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Protecting yourself

Identity theft hits in unexpected places

Emily Crone

It’s no secret that identity theft is becoming an increasingly common crime. What’s changing the game, however, is how people are committing the crimes. Criminals are constantly developing new schemes, and it’s important to stay aware of them to prevent becoming a victim. Here are two recent identity theft crimes worth highlighting.

A sheriff’s wife
Law enforcement officers exist to protect us from crime. While it’s not their spouses’ jobs to enforce law, aren’t they’re supposed to help set a good example for the rest of the community, too? Not for all of them, apparently. The wife of a Missouri sheriff was recently charged with one felony count of identity theft, KOAM-TV reports.

Three years ago, Michelle Higgins allegedly used her mother-in-law’s Social Security number to open a credit card account. She racked up $14,000 in charges that were never paid, so it was turned over to a collection agency.

Evidence points to Higgins filling out a credit card application for the Golden City Community Center. Higgins told the Missouri Highway Patrol “she misread the application, and thought it was for the Golden City Day Care, which she owned at the time.” Hmmm … she can’t remember her own company’s name?

This goes to show that even respected citizens in the community can turn to identity theft. It’s easier than holding a gun to someone’s head and demanding their wallet — you often never have to have a direct interaction with the person you’re stealing from. If you have a family member who is having a hard time financially and/or has a drug problem, be wary. If they are desperate enough, they may try to use your personal and financial information for his or her gain.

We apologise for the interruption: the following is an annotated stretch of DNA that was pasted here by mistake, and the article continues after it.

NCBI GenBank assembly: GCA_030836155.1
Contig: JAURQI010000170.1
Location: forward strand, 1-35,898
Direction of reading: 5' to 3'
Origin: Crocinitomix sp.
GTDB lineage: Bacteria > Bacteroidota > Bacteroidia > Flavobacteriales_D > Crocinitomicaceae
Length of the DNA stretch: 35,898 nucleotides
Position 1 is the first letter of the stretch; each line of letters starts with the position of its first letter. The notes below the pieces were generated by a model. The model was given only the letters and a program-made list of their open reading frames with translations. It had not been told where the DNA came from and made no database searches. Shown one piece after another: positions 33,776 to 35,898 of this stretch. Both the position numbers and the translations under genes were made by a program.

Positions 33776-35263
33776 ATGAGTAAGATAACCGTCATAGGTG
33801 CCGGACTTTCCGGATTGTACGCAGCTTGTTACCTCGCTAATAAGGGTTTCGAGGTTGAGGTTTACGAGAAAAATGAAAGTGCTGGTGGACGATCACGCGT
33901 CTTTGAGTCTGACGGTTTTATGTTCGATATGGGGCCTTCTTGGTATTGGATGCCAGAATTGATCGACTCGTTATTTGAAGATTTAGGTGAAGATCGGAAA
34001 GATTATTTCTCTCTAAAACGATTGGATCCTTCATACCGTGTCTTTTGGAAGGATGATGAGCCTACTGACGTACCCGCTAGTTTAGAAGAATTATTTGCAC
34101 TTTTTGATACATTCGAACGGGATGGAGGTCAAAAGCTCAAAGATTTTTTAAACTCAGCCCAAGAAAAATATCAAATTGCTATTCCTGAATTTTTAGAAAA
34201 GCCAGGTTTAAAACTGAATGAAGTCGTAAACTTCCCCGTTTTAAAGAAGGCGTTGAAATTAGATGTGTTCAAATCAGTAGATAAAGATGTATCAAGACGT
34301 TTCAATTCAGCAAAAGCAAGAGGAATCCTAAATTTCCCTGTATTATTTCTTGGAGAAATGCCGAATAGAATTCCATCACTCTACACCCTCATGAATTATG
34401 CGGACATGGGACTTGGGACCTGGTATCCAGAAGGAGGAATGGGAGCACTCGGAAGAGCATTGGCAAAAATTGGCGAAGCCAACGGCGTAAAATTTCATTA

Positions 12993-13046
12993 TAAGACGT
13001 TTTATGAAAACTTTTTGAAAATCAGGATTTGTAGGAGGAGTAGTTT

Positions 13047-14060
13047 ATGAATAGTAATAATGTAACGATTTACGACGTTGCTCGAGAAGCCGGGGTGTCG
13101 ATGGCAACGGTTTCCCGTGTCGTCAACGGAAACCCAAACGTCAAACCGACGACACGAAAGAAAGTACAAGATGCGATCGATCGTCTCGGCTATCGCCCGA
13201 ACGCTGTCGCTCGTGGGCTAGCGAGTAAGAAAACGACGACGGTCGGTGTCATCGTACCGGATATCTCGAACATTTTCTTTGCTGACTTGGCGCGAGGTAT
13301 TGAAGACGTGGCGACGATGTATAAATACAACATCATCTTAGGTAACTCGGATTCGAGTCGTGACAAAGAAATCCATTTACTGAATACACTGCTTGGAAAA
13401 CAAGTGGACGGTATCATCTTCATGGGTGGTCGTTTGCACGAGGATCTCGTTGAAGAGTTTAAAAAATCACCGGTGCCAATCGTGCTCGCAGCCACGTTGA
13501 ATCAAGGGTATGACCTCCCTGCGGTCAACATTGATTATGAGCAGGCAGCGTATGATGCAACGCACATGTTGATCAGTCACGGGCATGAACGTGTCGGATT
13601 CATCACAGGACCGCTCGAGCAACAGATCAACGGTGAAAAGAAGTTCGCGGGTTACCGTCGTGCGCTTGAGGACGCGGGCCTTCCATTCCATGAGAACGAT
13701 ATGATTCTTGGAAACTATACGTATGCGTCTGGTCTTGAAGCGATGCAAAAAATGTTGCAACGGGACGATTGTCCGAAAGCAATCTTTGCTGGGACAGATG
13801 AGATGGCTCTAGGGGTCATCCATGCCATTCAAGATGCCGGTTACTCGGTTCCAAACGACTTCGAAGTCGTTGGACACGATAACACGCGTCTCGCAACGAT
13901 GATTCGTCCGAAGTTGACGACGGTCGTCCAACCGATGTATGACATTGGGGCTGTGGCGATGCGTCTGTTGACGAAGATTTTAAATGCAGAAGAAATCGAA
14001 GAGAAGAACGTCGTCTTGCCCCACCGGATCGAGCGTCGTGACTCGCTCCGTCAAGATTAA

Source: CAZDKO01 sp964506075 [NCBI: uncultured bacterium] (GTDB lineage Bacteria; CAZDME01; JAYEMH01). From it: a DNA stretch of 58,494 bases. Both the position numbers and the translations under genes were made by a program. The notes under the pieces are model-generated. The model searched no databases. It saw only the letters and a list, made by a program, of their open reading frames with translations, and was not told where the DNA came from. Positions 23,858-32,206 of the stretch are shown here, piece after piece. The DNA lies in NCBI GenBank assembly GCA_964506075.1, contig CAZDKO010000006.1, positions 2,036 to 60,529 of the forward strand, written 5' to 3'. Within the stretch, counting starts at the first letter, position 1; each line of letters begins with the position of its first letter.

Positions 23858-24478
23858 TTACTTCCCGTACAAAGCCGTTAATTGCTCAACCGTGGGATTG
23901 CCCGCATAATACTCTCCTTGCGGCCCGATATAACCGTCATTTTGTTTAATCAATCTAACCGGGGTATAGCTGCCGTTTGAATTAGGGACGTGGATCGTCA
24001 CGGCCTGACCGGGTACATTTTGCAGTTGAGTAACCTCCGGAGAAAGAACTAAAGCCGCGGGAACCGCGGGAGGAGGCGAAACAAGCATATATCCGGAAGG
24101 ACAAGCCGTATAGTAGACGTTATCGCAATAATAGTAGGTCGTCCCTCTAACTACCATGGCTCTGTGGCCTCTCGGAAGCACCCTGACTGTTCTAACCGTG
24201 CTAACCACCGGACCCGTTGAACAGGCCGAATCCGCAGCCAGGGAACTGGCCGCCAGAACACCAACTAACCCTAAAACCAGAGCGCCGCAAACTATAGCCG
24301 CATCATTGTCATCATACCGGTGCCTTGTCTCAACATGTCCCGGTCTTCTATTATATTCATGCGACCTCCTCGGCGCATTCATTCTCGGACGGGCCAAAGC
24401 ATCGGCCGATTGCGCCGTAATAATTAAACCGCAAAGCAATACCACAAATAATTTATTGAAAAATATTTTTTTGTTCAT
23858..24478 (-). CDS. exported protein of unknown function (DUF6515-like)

Craigslist encounters
While Craigslist isn’t used much in some cities, it is very popular in Austin. I’ve used it to find jobs, scope out apartments, buy a bicycle, give away old mattresses and so on. The site also has a personals section. Categories include strictly platonic, romance, missed connections and the scandalous “casual encounters.”  One Minnesota couple used postings on this area of the site to commit identity theft, Fox News reports.

The couple posted ads for sex on Craigslist, and arranged meetings at hotels or homes.  “The couple allegedly conspired to steal IDs and credit cards during the meetings by distracting their victims,” Fox reports. The stolen documents were used to obtain money, buy prescription drugs and steal personal checks and other information from the mailboxes of the victims.

The couple was indicted this week in federal court, facing charges of document trafficking, aggravated identity theft and conspiracy to commit a crime against the U.S.

If you decide to meet up with a stranger for any reason, remember that they may have a hidden motive. Leave your personal belongings in your car or hidden in a safe place.

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